Don't forget the eurozone: Citigroup peg probability of Grexit at 90%

ECB President says he'll do "whatever it takes" to save the euro.

Remember the eurocrisis? It didn't go away, we've just all been nicely distracted by bread and circuses. And while no-one was looking, it's been getting steadily worse.

A research note from Citigroup's chief economist, William Buiter, now puts the chance of a Greek exit from the eurozone at 90 per cent:

We now believe the probability that Greece will leave EMU in the next 12-18 months is about 90%, up from our previous 50-75% estimate, and believe the most likely date is in the next 2-3 quarters. As before, for the sake of argument, we assume that “Grexit” occurs on 1 January 2013, but we stress this is an assumption rather than a forecast of the precise date. Even with the Spanish bank bailout, we continue to expect that both Spain and Italy are likely to enter some form of Troika bailout for the sovereign by the end of 2012. . .

The EA end-game is likely to be a mix of EMU exit (Greece), a significant amount of sovereign debt and bank debt restructuring (Portugal, Ireland and, eventually, perhaps Italy, Spain and Cyprus) with only limited fiscal burden-sharing.

The attention of the world has absolutely been elsewhere; while the mainstream press has moved on to the Olympics, the financial pages have been just as focused on the news from America. But just because there are more novel problems happening in other countries, doesn't mean that any of the underlying problems of the eurozone have been fixed.

Greece is still suffering debilitating capital flight, as people steadily transfer as much of their money to safe havens as possible. The banking systems of the periphery countries – now closer to PIICS than PIIGS, as Greece graduates to a class of its own and Cyprus takes its place – are suffering under their own stresses, and the repeated bailouts push the structural problems underground for ever-shorter periods.

Mario Draghi, the ECB's President, has not be so distracted. At a press conference today, he announced the ECB would do "whatever it takes" to preserve the euro, adding "believe me, that will be enough". And enough it may be, for in the strange world of monetary policy, a committment to action is itself a form of action. If Draghi is believed – and that is a big if – then merely promising to do whatever it takes can be enough to end some of the capital flight and general unease which he has to tackle.

We will see whether expectations have been thus managed.

Mario Draghi, the head of the ECB. Photograph: Getty Images

Alex Hern is a technology reporter for the Guardian. He was formerly staff writer at the New Statesman. You should follow Alex on Twitter.

Photo: Getty
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Emmanuel Macron can win - but so can Marine Le Pen

Macron is the frontrunner, but he remains vulnerable to an upset. 

French presidential candidate Emmanuel Macron is campaigning in the sixth largest French city aka London today. He’s feeling buoyed by polls showing not only that he is consolidating his second place but that the voters who have put him there are increasingly comfortable in their choice

But he’ll also be getting nervous that those same polls show Marine Le Pen increasing her second round performance a little against both him and François Fillon, the troubled centre-right candidate. Her slight increase, coming off the back of riots after the brutal arrest of a 22-year-old black man and Macron’s critical comments about the French empire in Algeria is a reminder of two things: firstly the potential for domestic crisis or terror attack to hand Le Pen a late and decisive advantage.  Secondly that Macron has not been doing politics all that long and the chance of a late implosion on his part cannot be ruled out either.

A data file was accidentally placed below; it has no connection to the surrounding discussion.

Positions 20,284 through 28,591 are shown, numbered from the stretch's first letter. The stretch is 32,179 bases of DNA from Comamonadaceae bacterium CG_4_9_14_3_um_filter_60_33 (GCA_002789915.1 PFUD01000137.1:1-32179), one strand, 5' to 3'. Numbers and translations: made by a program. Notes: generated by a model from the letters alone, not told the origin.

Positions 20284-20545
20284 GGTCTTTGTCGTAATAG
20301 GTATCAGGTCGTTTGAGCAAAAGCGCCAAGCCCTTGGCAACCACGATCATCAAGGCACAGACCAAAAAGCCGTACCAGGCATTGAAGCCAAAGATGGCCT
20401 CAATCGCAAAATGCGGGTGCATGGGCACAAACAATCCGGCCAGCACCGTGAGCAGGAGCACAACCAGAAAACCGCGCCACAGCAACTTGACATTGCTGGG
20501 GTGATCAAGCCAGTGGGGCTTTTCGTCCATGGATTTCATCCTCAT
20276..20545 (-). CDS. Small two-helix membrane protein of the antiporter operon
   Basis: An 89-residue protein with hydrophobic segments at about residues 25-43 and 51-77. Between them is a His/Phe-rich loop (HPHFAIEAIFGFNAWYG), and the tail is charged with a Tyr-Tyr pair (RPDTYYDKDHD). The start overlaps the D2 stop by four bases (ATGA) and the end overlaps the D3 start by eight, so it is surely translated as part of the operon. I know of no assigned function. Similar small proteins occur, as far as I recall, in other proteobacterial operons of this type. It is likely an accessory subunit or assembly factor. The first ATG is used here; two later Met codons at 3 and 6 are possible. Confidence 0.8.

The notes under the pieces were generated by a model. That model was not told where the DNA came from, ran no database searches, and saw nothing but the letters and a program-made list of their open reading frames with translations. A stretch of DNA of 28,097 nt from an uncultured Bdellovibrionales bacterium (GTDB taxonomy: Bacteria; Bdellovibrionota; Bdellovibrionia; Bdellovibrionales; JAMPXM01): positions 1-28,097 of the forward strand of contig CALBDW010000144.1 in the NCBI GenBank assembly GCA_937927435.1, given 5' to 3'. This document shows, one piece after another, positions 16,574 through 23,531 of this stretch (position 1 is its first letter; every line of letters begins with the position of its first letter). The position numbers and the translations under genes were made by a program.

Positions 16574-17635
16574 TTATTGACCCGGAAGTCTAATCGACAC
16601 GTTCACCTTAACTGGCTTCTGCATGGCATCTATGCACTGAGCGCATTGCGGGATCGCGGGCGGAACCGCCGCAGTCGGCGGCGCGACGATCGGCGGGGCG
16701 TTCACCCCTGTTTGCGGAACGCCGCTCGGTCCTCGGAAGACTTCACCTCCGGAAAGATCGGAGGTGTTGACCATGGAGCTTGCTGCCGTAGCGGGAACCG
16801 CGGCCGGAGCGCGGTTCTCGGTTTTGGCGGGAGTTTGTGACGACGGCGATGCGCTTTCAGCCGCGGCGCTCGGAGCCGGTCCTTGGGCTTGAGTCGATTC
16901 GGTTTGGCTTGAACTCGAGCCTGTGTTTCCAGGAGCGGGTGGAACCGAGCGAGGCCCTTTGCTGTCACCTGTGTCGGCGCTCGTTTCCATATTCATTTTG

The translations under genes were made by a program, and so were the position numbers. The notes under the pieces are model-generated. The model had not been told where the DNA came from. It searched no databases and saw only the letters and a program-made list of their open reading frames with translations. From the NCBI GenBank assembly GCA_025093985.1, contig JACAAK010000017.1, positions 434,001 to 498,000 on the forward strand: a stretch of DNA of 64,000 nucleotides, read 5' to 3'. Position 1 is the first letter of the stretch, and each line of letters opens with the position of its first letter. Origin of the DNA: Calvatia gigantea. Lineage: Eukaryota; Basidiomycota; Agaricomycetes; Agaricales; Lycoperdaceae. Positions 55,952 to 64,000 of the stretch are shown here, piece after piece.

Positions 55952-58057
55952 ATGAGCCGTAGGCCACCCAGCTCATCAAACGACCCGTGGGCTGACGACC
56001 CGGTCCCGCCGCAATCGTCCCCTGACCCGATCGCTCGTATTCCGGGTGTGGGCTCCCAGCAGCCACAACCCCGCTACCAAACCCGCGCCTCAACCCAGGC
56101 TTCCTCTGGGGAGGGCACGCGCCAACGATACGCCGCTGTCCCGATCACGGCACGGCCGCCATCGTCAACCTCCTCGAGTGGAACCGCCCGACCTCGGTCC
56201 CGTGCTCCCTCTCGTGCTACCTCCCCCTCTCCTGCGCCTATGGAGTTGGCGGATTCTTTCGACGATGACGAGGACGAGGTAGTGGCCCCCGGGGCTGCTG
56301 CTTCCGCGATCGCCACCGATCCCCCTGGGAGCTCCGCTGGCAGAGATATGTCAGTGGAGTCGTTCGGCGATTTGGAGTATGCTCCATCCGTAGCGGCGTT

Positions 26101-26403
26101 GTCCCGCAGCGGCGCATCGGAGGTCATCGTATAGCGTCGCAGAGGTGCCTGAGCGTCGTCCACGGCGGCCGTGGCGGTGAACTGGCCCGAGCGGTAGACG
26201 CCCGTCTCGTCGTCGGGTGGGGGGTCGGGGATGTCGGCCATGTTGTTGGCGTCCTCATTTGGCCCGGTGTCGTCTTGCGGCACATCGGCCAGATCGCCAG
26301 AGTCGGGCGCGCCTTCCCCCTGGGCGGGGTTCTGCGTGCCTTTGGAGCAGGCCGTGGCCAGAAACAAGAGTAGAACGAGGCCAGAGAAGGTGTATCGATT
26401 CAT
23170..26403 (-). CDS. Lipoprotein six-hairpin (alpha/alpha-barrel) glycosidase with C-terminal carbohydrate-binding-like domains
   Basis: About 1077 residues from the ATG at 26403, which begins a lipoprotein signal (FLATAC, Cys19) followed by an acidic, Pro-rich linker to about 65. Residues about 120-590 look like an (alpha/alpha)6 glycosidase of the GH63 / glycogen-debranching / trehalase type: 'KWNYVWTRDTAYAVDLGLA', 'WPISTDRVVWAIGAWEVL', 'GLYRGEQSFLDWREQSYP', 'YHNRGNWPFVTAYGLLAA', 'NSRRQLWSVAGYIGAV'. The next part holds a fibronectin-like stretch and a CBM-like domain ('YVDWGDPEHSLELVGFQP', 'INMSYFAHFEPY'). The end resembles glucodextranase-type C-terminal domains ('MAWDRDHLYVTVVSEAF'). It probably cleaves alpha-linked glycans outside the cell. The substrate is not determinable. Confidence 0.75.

That many of his voters are former supporters of either Fillon or the Socialist Party “on holiday” means that he is vulnerable should Fillon discover a sense of shame – highly unlikely but not impossible either – and quit in favour of a centre-right candidate not mired in scandal. And if Benoît Hamon does a deal with Jean-Luc Mélenchon – slightly more likely that Fillon developing a sense of shame but still unlikely – then he could be shut out of the second round entirely.

What does that all mean? As far as Britain is concerned, a Macron or Fillon presidency means the same thing: a French government that will not be keen on an easy exit for the UK and one that is considerably less anti-Russian than François Hollande’s. But the real disruption may be in the PR battle as far as who gets the blame if Theresa May muffs Brexit is concerned.

As I’ve written before, the PM doesn’t like to feed the beast as far as the British news cycle and the press is concerned. She hasn’t cultivated many friends in the press and much of the traditional rightwing echo chamber, from the press to big business, is hostile to her. While Labour is led from its leftmost flank, that doesn’t much matter. But if in the blame game for Brexit, May is facing against an attractive, international centrist who shares much of the prejudices of May’s British critics, the hope that the blame for a bad deal will be placed solely on the shoulders of the EU27 may turn out to be a thin hope indeed.

Implausible? Don’t forget that people already think that Germany is led by a tough operator who gets what she wants, and think less of David Cameron for being regularly outmanoeuvered by her – at least, that’s how they see it. Don’t rule out difficulties for May if she is seen to be victim to the same thing from a resurgent France.

Stephen Bush is special correspondent at the New Statesman. His daily briefing, Morning Call, provides a quick and essential guide to British politics.